Josef Gingold (Russian: Джозеф Гингольд; October 28, 1909 — January 11, 1995[1]) was a Jewish American musician. Known as the "second greatest teacher" of his time, he was born in Brest-Litovsk, Russian Empire, and emigrated in 1920 to the United States where he studied violin with Vladimir Graffman in New York City. He then moved to Belgium for several years to study with master violinist Eugène Ysaÿe. He gave the first performance of Ysaÿe's 3rd Sonata for Solo Violin. In 1937, Gingold won a spot in the NBC Symphony Orchestra, with Arturo Toscanini as its conductor; he then served as the concertmaster (and occasional soloist) of the Detroit Symphony Orchestra, and later was the Cleveland Orchestra's concertmaster under conductor George Szell.

Gingold edited numerous violin technique books and orchestral excerpt collections. He taught at the Indiana University Jacobs School of Music for more than thirty years, until his death in 1995. His pupils included Jaime Laredo, Joseph Silverstein, Ulf Hoelscher, Joshua Bell, Miriam Fried, Jacques Israelievitch, Sho-Mei Pelletier, Shony Alex Braun, Herbert Greenberg, William Preucil, Yuval Yaron, Sherban Lupu, Andres Cardenes, Leonidas Kavakos, Chin Kim, Phillip Grossman, Elisa Barston, Nai-Yuan Hu, and Corey Cerovsek. Gingold died in Bloomington, Indiana in 1995.

Gingold's recording of Fritz Kreisler's works was nominated for a Grammy Award. Some of the numerous honors he received during his lifetime include the American String Teachers Association Teacher of the Year; the Fredrick Bachman Lieber Award for Distinguished Teaching at Indiana University; the Chamber Music America National Service Award; Baylor University's Robert Foster Cherry Award for Great Teachers; and the American Symphony Orchestra League's Golden Baton Award.

Josef Gingold was a founder of the quadrennial Indianapolis Violin Competition.

A detailed literary portrait of Josef Gingold is included in the book, Quintet, Five Journeys toward Musical Fulfillment, by David Blum (Cornell University Press, 1999). It originally appeared as an article in the 4 February 1991 issue of The New Yorker.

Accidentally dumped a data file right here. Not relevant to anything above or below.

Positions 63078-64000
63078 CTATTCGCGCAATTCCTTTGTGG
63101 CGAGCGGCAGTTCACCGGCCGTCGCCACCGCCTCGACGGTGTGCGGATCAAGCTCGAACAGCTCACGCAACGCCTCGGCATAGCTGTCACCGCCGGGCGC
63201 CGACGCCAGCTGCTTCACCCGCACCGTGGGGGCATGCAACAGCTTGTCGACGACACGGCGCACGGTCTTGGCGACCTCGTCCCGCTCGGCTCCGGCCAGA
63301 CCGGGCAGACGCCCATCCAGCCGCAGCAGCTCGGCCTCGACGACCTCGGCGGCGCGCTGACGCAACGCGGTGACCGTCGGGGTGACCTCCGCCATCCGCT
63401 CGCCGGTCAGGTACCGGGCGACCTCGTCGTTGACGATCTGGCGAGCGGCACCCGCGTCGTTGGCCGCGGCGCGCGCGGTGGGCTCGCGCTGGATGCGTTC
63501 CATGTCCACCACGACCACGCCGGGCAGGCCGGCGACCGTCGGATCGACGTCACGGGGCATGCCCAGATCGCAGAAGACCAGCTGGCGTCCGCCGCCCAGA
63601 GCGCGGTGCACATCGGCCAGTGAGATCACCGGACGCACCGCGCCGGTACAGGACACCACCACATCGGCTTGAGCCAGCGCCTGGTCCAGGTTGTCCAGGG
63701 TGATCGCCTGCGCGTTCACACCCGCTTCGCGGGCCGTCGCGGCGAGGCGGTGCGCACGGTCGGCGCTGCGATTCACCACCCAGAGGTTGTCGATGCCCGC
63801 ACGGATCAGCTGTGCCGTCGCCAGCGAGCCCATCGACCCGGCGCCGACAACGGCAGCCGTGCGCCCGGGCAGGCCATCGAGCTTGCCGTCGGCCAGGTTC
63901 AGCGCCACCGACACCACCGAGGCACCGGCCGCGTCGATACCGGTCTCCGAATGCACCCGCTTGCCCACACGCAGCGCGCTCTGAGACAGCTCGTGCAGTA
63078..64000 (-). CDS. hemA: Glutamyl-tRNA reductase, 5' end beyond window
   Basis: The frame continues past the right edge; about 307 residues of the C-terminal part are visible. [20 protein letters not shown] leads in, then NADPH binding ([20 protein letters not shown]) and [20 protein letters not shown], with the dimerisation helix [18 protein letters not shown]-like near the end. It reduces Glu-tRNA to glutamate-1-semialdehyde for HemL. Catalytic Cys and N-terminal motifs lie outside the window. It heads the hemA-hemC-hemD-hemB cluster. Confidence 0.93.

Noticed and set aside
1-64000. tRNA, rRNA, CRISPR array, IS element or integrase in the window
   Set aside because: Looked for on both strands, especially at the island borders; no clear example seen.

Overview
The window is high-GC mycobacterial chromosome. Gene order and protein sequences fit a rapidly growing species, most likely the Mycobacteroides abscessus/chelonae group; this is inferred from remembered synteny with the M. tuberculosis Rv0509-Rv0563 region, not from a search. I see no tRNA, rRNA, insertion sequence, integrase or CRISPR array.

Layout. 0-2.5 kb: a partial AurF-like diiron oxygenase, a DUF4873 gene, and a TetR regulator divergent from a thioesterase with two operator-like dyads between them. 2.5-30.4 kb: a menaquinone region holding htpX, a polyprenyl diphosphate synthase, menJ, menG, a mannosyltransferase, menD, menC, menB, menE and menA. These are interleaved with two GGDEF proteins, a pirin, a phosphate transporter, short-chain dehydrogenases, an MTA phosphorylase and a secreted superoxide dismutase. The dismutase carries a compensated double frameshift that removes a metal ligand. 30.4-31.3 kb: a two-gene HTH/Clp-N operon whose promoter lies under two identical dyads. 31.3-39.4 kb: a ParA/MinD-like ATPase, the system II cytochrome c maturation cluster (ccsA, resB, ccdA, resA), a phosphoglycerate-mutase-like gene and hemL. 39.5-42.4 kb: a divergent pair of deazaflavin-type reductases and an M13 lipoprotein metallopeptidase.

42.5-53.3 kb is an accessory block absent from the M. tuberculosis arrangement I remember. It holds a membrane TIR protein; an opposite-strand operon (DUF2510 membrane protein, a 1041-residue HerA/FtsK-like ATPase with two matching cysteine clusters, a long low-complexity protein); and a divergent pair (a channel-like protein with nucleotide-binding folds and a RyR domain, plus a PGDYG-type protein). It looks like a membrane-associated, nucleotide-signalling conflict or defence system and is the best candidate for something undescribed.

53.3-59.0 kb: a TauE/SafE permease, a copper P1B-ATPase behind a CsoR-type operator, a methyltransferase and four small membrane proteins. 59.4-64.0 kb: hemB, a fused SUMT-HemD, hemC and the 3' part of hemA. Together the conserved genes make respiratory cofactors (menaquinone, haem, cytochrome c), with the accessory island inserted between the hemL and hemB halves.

The discography of Josef Gingold is limited

  • The Primrose Quartet CD (Biddulph Recordings LAB052-53) reissue of the 1940-1941 78 rpm recordings, with Josef Gingold, William Primrose, Harvey Shapiro, Oscar Shumsky, and Jesus Maria Sanroma of Toscanini's NBC Symphony Orchestra, performing works of Haydn, Schumann, Brahms, Smetana, and Tchaikovsky.
  • "Joseph Gingold Seventyfive", recordings from 1942-1968, including Walton's Sonata for VIolin and Piano, 1984 vinyl LP (Red Bud RB-1017).[2]
  • Josef Gingold Plays Fritz Kreisler, a 1976 vinyl LP record.
  • Gingold's 1973 recording of Kodaly's Duo with cellist Janos Starker, originally released on the LP (Fidelio F-003)[3], reissued in 1992 on the CD Starker Plays Kodaly, and in 2007 on SACD (TM-SACD 9002.2) and on vinyl LP by Hong Kong label TopMusic International.
  • Schubert's Sonatina in A minor, D385, and Liszt's Rapsodie Espagnole, with Gyorgy Sebok (piano) on LP (IND-722, Indiana University School of Music).[4]
  • The Art of Josef Gingold, a transfer to CD of the 1976 recording and a 1966 recording, by Music and Arts in 1989, and reissued in 2007 by Pristine Classical.


  1. New York Times obituary
  2. Liner notes to "The Art of Josef Gingold"
  3. Liner notes to "The Art of Josef Gingold"
  4. Liner notes to "The Art of Josef Gingold"

"Joseph Gingold" - International Violin Competition of Indianapolis [1]

This page uses content from the English Wikipedia. The original article was at Josef Gingold. The list of authors can be seen in the page history.

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